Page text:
▶️ Make sure the dependencies are fully installed before running any ArchiveBox commands.
ArchiveBox API Reference:
- Overview: Program structure and outline of basic archiving process.
- CLI Usage: Docs and examples for the ArchiveBox command line interface.
- UI Usage: Docs and screenshots for the outputted HTML archive interface.
- Disk Layout: Description of the archive folder structure and contents.
- [[Docker]]: Learn about ArchiveBox usage with Docker and Docker Compose
- [[Configuration]]: Learn about the various archive method options
- [[Scheduled Archiving]]: Learn how to set up automatic daily archiving
- [[Publishing Your Archive]]: Learn how to host your archive for others to access
- [[Troubleshooting]]: Resources if you encounter any problems
- Screenshots: See what the CLI and outputted HTML look like
All three of these ways of running ArchiveBox are equivalent and interchangeable:
archivebox [subcommand] [...args]Using the PyPI package via
pip install archivebox
archivebox run -v $PWD:/data nikisweeting/archivebox [subcommand] [...args]Using the official Docker image
docker-compose run archivebox [subcommand] [...args]Using the official Docker image w/ Docker Compose
You can share a single archivebox data directory between Docker and non-Docker instances as well, allowing you to run the server in a container but still execute CLI commands on the host for example.
For more examples see the [[Docker]] page.
- Run ArchiveBox with configuration options
- Import a single URL or list of URLs via stdin
- Import list of links exported from browser or another service
- Import list of URLs from a remote RSS feed or file
- Import list of links from browser history
Run ArchiveBox with configuration options¶
You can set environment variables in your shell profile, a config file, or by using the
# via the CLI archivebox config --set TIMEOUT=3600 # by modifying the config file nano ArchiveBox.conf # TIMEOUT=3600 # or by using environment variables env TIMEOUT=3600 archivebox add 'https://example.com'
See [[Configuration]] page for more details about the available options and ways to pass config.If you’re using Docker, also make sure to read the Configuration section on the [[Docker]] page.
Import a single URL¶
archivebox add 'https://example.com' # or echo 'https://example.com' | archivebox add
You can also add
--depth=1 to any of these commands if you want to recursively archive the URLs and all URLs one hop away. (e.g. all the outlinks on a page + the page).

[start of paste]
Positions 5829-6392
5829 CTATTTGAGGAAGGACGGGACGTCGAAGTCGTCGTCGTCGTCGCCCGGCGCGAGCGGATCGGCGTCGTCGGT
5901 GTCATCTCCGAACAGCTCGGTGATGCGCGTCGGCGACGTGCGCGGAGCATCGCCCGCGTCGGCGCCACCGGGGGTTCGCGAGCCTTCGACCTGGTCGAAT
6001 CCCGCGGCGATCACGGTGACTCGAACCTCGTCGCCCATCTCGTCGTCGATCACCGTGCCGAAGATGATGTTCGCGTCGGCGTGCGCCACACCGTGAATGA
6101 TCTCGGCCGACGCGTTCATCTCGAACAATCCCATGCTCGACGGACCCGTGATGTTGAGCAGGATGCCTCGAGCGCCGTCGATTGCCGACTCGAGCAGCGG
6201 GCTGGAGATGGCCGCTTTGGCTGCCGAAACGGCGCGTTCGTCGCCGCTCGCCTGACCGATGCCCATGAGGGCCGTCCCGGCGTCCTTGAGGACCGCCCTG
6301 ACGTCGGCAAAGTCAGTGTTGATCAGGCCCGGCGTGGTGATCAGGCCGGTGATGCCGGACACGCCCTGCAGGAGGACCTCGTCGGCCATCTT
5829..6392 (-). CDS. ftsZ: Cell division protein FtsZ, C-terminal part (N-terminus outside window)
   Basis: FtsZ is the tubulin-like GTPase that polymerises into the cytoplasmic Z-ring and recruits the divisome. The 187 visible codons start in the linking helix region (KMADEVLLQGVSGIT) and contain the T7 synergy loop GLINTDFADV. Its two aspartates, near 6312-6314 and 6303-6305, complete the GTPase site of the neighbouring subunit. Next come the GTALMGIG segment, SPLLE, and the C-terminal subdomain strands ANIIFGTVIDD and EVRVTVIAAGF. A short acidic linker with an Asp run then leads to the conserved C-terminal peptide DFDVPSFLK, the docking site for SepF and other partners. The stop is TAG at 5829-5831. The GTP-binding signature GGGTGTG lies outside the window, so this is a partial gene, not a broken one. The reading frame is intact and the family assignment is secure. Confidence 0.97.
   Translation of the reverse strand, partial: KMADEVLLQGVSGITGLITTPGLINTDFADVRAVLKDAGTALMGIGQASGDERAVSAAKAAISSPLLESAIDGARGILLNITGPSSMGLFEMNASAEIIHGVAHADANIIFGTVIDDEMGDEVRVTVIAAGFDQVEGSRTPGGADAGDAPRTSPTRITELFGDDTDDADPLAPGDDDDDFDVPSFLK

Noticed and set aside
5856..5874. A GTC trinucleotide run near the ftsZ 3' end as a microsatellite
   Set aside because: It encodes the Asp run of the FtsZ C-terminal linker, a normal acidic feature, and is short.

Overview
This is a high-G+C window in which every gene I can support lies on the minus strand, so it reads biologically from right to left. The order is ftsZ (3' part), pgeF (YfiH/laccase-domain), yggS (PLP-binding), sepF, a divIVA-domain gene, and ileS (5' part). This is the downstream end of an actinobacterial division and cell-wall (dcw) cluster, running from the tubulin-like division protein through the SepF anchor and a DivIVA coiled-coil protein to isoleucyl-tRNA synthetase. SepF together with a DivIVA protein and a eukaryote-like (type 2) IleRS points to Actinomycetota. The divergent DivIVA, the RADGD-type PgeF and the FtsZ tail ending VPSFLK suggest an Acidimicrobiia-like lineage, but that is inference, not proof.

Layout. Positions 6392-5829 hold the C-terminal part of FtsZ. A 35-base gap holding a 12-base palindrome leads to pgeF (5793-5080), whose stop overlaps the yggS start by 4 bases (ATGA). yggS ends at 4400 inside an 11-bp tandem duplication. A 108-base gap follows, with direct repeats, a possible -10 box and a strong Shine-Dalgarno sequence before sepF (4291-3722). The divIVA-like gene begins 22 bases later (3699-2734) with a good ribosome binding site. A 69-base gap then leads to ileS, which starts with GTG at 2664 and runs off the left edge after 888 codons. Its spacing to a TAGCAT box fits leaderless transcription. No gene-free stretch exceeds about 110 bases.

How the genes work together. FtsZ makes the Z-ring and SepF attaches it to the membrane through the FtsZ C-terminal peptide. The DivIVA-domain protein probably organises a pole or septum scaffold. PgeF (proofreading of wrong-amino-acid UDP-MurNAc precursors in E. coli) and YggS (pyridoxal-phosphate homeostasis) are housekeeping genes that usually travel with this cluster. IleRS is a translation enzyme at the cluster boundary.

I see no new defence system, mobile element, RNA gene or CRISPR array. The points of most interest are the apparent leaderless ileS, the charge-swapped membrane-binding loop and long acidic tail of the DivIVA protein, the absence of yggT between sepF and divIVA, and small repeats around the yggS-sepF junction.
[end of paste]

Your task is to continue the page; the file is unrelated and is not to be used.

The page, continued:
Import a list of URLs from a txt file¶
cat urls_to_archive.txt | archivebox add # or archivebox add < urls_to_archive.txt # or curl https://getpocket.com/users/USERNAME/feed/all | archivebox add
You can also pipe in RSS, XML, Netscape, or any of the other supported import formats via stdin.
archivebox add < ~/Downloads/browser_bookmarks_export.html # or archivebox add < ~/Downloads/pinboard_bookmarks.json # or archivebox add < ~/Downloads/other_links.txt
archivebox server open http://127.0.0.1:8000
Or if you prefer to use the static HTML UI instead of the interactive UI provided by the server,
you can open
./index.html in a browser. You should see something like this.
You can sort by column, search using the box in the upper right, and see the total number of links at the bottom.
Click the Favicon under the “Files” column to go to the details page for each link.
OUTPUT_DIR folder (usually whatever folder you run
archivebox in), contains the UI HTML and archived data with the structure outlined below.
- output/ - index.sqlite3 # Main index of all archived URLs - index.json # Redundant JSON version of the same main index - index.html # Redundant static HTML version of the same main index - archive/ - 155243135/ # Archived links are stored in folders by timestamp - index.json # Index/details page for individual archived link - index.html # Archive method outputs: - warc/ - media/ - git/ ... - sources/ # Each imported URL list is saved as a copy here - getpocket.com-1552432264.txt - stdin-1552291774.txt ... - static/ # Staticfiles for the archive UI - robots.txt
I’ve found it takes about an hour to download 1000 articles, and they’ll take up roughly 1GB.Those numbers are from running it single-threaded on my i5 machine with 50mbps down. YMMV.
Storage requirements go up immensely if you’re using
FETCH_MEDIA=True and are archiving many pages with audio & video.
You can run it in parallel by manually splitting your URLs into separate chunks:
archivebox add < urls_chunk_1.txt & archivebox add < urls_chunk_2.txt & archivebox add < urls_chunk_3.txt &
(though this may not be faster if you have a very large collection/main index)
Users have reported running it with 50k+ bookmarks with success (though it will take more RAM while running).
If you already imported a huge list of bookmarks and want to import only new
bookmarks, you can use the
ONLY_NEW environment variable. This is useful if
you want to import a bookmark dump periodically and want to skip broken links
which are already in the index.
Python API Usage¶
from archivebox.main import add, info, remove, check_data_folder out_dir = '~/path/to/my/data/folder' check_data_folder(out_dir=out_dir) add('https://example.com', index_only=True, out_dir=out_dir) info(out_dir=out_dir) remove('https://example.com', delete=True, yes=True, out_dir=out_dir)
For more information see the Python API Reference.